Monday, March 20, 2006

Trudging to Left

Vowel-challenged Barry Svrluga reports that Soriano will play left field tonight for the Nats. Apparently, his one-on-one meeting with Frank Robinson went well enough to convince him to pick up an oversized glove and shag flies.

He, of course, took infield at second base today.

So the three-week period for resolving the Soriano situation has come and gone, and Soriano has apparently blinked.

Of course, Jim Bowden will tell you that he knew it all along. In an excellent, excellent article written by consonant-challenged Dave Sheinin today, Bowden admitted - and this made me take the Lord's name in vain at the morning breakfast table - that he knew that Soriano would not move to left field. Sheinin reports:

Before the Nationals would give their final approval to the deal, Vice President-General Manager Jim Bowden phoned the suite of his Texas counterparts with one final request: Would the Rangers grant Bowden permission to speak to
Soriano first, so that the Nationals could gauge his willingness to move to left field?

The Rangers, who had the power to grant or deny permission because Soriano was still under their control, said no, according to sources with firsthand knowledge of the request who spoke on the condition of anonymity because the negotiations were private.

"We certainly looked at [the Rangers' denial of permission] as a factor," Bowden said recently. "We took it [to mean that] if we talked to the player . . . [the Rangers felt] that the player would say no [to changing positions] and the deal would be killed."

However, as late afternoon turned to evening on Dec. 7, Bowden told the rest of the Nationals' contingent that he wanted to go ahead with the trade.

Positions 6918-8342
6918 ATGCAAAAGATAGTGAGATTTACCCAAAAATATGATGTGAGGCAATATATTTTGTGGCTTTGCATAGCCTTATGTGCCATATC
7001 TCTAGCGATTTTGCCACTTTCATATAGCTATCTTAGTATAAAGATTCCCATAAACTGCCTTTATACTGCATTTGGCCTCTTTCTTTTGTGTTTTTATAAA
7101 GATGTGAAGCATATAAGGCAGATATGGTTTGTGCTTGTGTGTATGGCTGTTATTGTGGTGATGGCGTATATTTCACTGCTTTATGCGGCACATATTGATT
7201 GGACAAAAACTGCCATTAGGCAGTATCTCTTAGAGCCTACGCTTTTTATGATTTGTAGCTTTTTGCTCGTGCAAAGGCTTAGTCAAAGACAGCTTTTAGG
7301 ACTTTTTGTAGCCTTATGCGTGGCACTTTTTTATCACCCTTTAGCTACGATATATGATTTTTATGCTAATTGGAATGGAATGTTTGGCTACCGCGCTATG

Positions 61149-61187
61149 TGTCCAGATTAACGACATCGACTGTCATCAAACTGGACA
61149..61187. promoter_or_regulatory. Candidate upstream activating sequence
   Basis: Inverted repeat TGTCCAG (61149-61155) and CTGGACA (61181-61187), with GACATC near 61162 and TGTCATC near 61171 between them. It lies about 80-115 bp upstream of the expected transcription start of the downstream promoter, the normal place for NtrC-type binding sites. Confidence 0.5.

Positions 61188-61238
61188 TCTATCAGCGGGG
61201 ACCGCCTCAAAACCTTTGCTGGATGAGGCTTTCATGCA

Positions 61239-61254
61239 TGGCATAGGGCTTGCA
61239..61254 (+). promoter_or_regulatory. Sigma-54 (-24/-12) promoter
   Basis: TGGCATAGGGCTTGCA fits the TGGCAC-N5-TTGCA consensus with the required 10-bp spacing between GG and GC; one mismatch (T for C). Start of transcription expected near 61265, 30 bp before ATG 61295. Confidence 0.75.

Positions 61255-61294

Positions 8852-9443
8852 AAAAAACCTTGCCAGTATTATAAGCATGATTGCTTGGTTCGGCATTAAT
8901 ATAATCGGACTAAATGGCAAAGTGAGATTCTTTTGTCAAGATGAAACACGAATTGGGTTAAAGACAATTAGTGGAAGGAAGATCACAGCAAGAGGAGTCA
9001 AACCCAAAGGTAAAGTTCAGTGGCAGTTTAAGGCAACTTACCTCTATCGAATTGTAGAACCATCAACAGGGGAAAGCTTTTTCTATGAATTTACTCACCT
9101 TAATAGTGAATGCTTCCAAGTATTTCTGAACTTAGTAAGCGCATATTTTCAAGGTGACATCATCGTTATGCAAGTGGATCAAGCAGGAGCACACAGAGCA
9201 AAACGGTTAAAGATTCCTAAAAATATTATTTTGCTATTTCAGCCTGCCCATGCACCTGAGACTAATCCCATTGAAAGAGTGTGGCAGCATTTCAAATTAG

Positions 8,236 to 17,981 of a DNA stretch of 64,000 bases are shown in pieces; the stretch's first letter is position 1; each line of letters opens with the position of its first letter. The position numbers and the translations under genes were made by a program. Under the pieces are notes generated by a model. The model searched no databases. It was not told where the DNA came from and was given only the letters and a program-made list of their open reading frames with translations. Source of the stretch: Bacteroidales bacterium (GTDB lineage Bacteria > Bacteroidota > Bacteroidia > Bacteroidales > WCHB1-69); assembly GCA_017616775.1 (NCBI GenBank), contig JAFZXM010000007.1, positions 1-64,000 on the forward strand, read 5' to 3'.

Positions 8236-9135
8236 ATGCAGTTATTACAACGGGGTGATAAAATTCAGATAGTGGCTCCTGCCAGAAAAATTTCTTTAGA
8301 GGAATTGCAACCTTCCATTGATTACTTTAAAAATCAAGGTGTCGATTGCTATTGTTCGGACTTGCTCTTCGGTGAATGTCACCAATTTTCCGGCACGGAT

Now, we have been critical of the Soriano trade in this space before. But our assumptions were always that Bowden was willfully ignorant in thinking that Soriano would move to left field. That he just chose to ignore prior reports that Soriano wouldn't move for the Yankees or the Rangers. That he thought his power of persuasion would be better. We were wrong. Bowden was simply willful in screwing up this trade. He knew Soriano would refuse to play left. He knew he was creating a disaster - and giving up Brad Wilkerson to get that disaster.

His excuse? Frank Robinson is tough:

At one point, according to a person with firsthand knowledge of the internal discussions, Bowden told Robinson, "You can handle it."

Great. You know how Frank can handle it? He can bench him. Beyond that, there isn't much he can do. Which means you've traded Brad Wilkerson for the obligation to write a check to Soriano on the 15th and the 30th. Nice.

Folks, this is beyond us needing to demand that Jim Bowden to be fired. This is us needing to demand that Bowden to be fired with cause (i.e., no pay, Jimmy). This is us needing to demand that Bowden should never work in baseball again. He's too much of a threat. This is us needing to demand that Bowden be expunged.

As far as I know, is available.


At 7:25 PM, Anonymous Anonymous said...

It begins:

Second baseman Alfonso Soriano informed the Nationals on Monday afternoon that he will not play outfield for them, while the team told him that he could be placed on the disqualified list if he failed to do so.


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